Pursuant to OFCCP policy, a contractor will be in violation of Executive Order 11246 any time it pays wages, benefits, or other compensation that is the result in whole or in part from the application of any discriminatory compensation decision or other practice. This means back pay calculations in compensation cases should remedy any discriminatory pay differences existing during the two years prior to the review forward to the present, or otherwise determined consistent with Title VII principles regarding the “Paycheck Rule” and continuing violation theory.

Interest. In hiring and termination discrimination cases, interest on back pay is calculated on the adjusted back pay calculation after mitigation. Interest on the overall back pay award is then compounded on a quarterly basis at the percentage rate established by the IRS for the underpayment of taxes.

Mitigation. In regard to mitigation, the OFCCP’s position is that the contractor has the burden of proving the amount of interim earnings. According to the OFCCP, victims are required only to accept employment that is substantially equivalent to or the same as that sought or held with the contractor, and it is the contractor’s burden to show that with such diligence the victims were reasonably likely to have found comparable employment. The victims need not take any employment position simply to retain their back pay awards. Nor are the victims required to relocate to accept alternative employment.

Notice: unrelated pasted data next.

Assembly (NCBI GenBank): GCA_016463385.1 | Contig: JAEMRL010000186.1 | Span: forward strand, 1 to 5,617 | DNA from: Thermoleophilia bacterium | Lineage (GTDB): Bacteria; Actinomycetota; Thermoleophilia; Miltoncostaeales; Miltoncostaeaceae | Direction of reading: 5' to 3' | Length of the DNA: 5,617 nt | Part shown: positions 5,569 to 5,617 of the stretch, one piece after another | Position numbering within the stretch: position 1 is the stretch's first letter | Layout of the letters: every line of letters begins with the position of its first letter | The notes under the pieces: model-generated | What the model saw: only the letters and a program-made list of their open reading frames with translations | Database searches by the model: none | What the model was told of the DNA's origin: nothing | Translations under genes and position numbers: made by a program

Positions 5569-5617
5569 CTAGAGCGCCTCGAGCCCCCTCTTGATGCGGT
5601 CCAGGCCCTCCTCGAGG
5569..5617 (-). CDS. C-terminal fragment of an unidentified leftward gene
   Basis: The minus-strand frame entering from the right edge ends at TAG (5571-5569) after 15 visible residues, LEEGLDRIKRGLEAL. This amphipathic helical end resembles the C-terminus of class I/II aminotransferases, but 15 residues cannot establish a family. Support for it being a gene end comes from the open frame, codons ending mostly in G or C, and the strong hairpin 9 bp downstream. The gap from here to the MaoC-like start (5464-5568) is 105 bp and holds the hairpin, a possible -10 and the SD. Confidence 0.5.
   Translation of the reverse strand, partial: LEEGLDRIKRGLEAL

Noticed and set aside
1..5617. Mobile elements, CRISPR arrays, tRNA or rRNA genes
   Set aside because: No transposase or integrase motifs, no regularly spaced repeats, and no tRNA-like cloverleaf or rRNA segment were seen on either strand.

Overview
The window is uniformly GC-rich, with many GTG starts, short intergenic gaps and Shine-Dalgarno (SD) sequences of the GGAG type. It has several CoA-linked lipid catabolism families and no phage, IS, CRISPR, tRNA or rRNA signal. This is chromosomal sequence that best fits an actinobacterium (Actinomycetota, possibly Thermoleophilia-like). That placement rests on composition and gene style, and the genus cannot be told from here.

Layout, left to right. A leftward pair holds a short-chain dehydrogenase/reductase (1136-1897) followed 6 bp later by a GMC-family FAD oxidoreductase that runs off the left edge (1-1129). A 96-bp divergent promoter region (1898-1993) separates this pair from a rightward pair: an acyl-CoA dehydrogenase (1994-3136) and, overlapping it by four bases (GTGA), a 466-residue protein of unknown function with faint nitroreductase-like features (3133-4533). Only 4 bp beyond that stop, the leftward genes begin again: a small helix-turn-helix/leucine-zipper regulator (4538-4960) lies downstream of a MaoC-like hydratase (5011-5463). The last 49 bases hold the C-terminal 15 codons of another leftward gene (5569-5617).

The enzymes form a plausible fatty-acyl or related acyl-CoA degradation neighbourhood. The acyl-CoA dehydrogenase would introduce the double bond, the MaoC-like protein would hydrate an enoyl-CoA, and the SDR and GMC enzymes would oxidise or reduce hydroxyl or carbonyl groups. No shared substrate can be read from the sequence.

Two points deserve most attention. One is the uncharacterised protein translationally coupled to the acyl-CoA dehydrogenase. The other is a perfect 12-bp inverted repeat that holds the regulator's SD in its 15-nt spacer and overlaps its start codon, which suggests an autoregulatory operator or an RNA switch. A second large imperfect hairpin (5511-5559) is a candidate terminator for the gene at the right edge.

Periods when the victim would not have been employed even absent discrimination are excluded from the back pay award (e.g., during periods of incarceration). Also, benefits that are part of the back pay award are not assumed to be subject to mitigation, absent specific evidence the victims of discrimination obtained these benefits.

Continuous employment presumption. The OFCCP will follow the presumption of continuous employment in hiring cases when considering the expected tenure of workers who were not hired due to discrimination, such as in making calculations of predicted attrition to reduce the total back pay due to a class. A contractor may seek to establish by specific evidence that the presumption should be overcome in a particular case, but the contractor has the burden of proof on this issue, the agency asserts. Generally, the OFCCP will not accept simple estimates of generalized attrition to limit the back pay liability period until it has investigated the facts behind the data provided and determined that an attrition factor is appropriate.

Taxes. In most cases, the OFCCP calculates back pay without regard to applicable FICA or other taxes. In OFCCP settlements, contractors are obligated to pay their share of all applicable taxes on the portion of back pay that is calculated and identified as wages, on top of the identified settlement amount, the agency states. Moreover, contractors are obligated to withhold the employee share of Social Security, Medicare and any other applicable taxes, and to provide W-2 forms to each class member indicating taxes paid and withheld.